A new analysis prepared by EAT-Lancet Commissioner Tim Lang, Professor of Food Policy at City University, London, and food policy experts from the Universities of Cardiff and Sussex, says the UK food system is entirely unprepared for the potential effects of Brexit.
Though the UK’s strategy for Brexit isn’t clear and it mat take years to fully negotiate the conditions of the country’s retreat from EU common markets, the study found several concrete reasons for concern, that they say need to inform how the Brexit process continues. The overall message of the report is that the UK, and its political system, are entirely unprepared to deal with the intricate process of building a post-EU food system, and that a badly-orchestrated food Brexit can have potentially devastating consequences.
A third of the UK’s food supply currently comes from EU trade partners. The food industry has also adapted over recent years to EU-wide food safety and production standards, which, the report’s authors say, have largely benefited consumers. The sudden removal of the legislative and economic framework underpinning the UK food system could, in the absence of comprehensive food system planning, lead to food supply problems and pose a risk to businesses, public health, workers and farmers.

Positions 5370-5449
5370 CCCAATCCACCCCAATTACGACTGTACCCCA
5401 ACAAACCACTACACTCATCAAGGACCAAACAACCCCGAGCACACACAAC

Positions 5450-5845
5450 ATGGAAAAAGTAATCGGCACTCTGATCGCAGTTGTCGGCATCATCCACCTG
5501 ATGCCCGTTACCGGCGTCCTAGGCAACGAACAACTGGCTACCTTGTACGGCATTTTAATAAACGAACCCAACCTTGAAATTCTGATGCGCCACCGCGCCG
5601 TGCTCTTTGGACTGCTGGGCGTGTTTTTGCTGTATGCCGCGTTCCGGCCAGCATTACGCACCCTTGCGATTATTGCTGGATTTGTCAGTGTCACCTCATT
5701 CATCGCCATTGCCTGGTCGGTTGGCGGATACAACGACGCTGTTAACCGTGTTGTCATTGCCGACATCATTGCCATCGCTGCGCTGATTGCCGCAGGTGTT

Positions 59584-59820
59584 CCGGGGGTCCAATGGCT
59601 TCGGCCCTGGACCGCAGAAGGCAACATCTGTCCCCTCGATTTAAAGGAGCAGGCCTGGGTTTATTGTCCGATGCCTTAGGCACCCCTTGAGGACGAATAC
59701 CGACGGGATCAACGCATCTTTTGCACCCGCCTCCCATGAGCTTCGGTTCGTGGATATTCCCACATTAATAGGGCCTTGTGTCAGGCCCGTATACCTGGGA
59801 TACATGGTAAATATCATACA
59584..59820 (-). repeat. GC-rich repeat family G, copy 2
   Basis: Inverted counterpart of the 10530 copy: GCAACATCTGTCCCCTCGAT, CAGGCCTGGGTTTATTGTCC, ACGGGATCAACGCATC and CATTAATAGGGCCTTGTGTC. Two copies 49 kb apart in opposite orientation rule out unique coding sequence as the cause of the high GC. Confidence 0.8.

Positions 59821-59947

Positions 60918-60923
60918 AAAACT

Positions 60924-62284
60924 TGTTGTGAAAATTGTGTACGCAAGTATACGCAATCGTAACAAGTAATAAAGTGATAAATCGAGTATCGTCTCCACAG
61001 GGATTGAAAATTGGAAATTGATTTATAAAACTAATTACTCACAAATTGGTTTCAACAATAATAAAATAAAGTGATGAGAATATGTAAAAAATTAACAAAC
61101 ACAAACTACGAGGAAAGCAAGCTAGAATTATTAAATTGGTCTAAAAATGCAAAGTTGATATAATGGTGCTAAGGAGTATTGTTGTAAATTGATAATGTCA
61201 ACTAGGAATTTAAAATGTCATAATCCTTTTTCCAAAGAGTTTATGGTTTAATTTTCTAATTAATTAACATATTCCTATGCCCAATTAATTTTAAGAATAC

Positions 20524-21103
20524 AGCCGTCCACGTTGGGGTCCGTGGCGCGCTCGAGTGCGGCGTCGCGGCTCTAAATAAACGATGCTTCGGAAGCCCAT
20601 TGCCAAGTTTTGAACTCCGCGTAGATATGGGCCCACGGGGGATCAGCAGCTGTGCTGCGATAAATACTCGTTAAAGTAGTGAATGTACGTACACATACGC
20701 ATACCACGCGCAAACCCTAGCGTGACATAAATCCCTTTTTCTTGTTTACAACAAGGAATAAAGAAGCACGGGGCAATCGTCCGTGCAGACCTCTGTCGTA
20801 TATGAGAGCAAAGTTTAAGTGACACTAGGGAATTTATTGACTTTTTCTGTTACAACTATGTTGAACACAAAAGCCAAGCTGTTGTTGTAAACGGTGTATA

The authors propose a list of issues for Ministers to address in the ongoing negotiations and national planning, including how to replace labour in food manufacturing, new legislation to replace 4000 EU food laws, subsidies and farm support to replace the Common Agricultural Policy, and a coherent plan for food sourcing and food trade. It also presents a list of recommendations based on the comprehensive analysis, an 88-page report drawing on over 200 sources.
- Publish policy commitment to a low-impact, health-oriented UK food system
- Create a new statutory framework for UK food, which authors term “One Nation Food”
- Commit to the UN Sustainable Development Goals and the Paris climate agreement in any new food framework
- Establish a new National Commission on Food and Agriculture to provide oversight and review, and to be a source of advice trusted by the British public.